Drug trends in youth
Project manager: Deborah Olszewski
In the framework of objectives 40 and 41 of the EU Drugs Action Plan (2005-2008), a priority at the EMCDDA is to provide reliable information on the drug situation. The aim of youth surveys is to obtain comparable, reliable information on:
- the extent and pattern of consumption of different drugs among school and youth populations;
- the characteristics and behaviours of users; and
- the attitudes of different young people towards drug use.
Data presented in the schools survey tables are derived mainly from the ESPAD schools survey project and the HBSC (WHO) Schools Survey – Health behaviour in school-aged children. Participation in both surveys, each conducted every four years, has grown in each round and includes both EU and non-EU Member States with over 20 EU Member States participating in the most recent surveys together with Norway and three candidate countries (Bulgaria, Romania and Turkey) in the ESPAD survey. In addition, annual, or biannual, national schools surveys are conducted in
Other national schools survey conducted in Belgium, Spain, Italy, Portugal, Sweden and UK are largely comparable with ESPAD and HBSC surveys in terms of sampling, 15/16-year-old age groups, the questionnaire, data collection in schools, and assurance of anonymity. Overall the comparisons made between ESPAD data and other school surveys (in three countries - Norway, Sweden and the Netherlands - as well as comparisons between ESPAD and the HBSC surveys) show very similar figures. However in other countries, differences in methods for achieving prevalence estimates means that caution is necessary with regard to making direct comparisons between some of these surveys.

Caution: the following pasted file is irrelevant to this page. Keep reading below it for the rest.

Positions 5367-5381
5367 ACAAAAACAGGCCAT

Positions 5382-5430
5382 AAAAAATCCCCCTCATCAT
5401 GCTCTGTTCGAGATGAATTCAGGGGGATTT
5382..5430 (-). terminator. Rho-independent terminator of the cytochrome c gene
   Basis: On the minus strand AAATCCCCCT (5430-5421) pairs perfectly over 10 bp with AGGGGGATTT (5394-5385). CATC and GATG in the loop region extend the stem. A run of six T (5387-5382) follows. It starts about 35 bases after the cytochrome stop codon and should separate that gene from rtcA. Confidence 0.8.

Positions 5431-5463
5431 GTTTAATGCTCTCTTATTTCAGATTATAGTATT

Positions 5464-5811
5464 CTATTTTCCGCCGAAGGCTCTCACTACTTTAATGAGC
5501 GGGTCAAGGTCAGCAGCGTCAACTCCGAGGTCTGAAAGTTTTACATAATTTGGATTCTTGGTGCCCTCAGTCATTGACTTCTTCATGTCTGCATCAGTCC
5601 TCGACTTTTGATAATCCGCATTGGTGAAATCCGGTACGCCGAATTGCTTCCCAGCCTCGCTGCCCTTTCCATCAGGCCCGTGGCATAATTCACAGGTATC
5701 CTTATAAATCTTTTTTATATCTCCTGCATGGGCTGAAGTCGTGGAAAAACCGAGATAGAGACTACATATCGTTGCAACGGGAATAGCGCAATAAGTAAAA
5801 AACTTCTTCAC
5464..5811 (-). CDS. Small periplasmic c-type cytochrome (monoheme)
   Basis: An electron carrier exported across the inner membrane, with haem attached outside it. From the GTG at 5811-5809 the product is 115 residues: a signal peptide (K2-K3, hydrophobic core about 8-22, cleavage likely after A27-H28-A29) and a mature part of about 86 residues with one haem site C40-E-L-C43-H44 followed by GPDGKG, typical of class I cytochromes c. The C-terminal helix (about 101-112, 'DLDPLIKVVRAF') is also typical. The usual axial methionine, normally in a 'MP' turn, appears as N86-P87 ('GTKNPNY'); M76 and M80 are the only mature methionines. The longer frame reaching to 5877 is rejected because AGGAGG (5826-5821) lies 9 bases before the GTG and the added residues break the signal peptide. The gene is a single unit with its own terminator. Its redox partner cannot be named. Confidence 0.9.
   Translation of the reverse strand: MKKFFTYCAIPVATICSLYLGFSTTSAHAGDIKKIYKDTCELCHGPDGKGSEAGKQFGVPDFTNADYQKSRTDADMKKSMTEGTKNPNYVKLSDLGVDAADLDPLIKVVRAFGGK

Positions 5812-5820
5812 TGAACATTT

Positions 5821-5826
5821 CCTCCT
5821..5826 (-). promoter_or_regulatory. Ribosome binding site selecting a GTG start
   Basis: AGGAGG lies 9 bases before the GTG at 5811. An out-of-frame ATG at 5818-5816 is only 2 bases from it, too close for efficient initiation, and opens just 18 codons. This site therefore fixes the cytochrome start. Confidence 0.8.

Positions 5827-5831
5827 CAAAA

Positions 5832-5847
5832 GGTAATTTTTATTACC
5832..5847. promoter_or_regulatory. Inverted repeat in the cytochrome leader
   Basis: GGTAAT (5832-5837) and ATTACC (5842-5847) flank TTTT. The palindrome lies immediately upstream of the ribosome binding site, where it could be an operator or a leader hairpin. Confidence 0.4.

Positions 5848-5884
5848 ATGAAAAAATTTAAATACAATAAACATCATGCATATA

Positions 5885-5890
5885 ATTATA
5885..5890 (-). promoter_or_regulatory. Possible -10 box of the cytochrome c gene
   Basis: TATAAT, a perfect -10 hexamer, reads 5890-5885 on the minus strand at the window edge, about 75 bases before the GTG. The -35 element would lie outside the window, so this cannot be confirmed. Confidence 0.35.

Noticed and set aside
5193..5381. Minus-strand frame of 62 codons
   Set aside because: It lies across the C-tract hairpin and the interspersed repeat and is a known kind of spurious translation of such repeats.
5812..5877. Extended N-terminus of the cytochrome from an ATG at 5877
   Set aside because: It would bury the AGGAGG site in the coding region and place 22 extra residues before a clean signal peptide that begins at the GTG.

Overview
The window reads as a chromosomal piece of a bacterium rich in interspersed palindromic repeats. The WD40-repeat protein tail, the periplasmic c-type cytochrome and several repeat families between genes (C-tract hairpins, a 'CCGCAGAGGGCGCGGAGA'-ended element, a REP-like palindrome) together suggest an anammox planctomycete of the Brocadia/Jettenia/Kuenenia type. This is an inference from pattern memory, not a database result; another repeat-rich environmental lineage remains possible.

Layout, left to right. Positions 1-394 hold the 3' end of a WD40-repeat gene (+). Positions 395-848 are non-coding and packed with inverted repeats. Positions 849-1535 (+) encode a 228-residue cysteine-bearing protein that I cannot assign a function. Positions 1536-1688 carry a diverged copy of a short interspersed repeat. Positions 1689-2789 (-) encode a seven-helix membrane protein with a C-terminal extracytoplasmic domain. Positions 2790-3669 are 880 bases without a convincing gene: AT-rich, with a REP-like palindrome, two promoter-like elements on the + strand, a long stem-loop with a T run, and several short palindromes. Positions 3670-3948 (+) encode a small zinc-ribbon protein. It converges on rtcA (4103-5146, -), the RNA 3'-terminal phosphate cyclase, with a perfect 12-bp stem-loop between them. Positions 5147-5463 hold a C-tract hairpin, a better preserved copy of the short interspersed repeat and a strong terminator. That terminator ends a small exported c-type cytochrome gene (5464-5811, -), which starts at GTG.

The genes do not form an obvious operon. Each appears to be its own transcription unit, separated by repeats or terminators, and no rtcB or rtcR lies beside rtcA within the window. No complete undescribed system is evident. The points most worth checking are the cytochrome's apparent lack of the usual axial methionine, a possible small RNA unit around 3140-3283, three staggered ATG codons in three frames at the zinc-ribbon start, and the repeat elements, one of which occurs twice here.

Other EMCDDA work on drug trends among youth complements general population surveys with data and contextual analysis from specifically targeted sources and youth groups.
In November 1997, the EMCDDA commissioned a feasibility study to examine methods for detecting, tracking and understanding emerging trends in drug use (see related documents below for an electronic summary of this study). Because of the hidden nature of illegal drug use, a time lag usually exists between the appearance of a new trend in illegal drug use and the production and dissemination of data about it. In 1999 the EMCDDA identified youth media as a potentially valuable source for monitoring emerging drug use trends among young people (see related documents below for an electronic summary of this study). Then in 2005, to coincide with International Day against Drugs in 2005, the EMCDDA published a thematic paper, Youth Media, on its web site, which reports on a study that tested the utility and validity of youth media for this purpose (see related documents below for an electronic report on this study).
See also the sections in the EMCDDA Annual reports on drug and alcohol use among young people in the EU, Norway, acceding and candidate countries.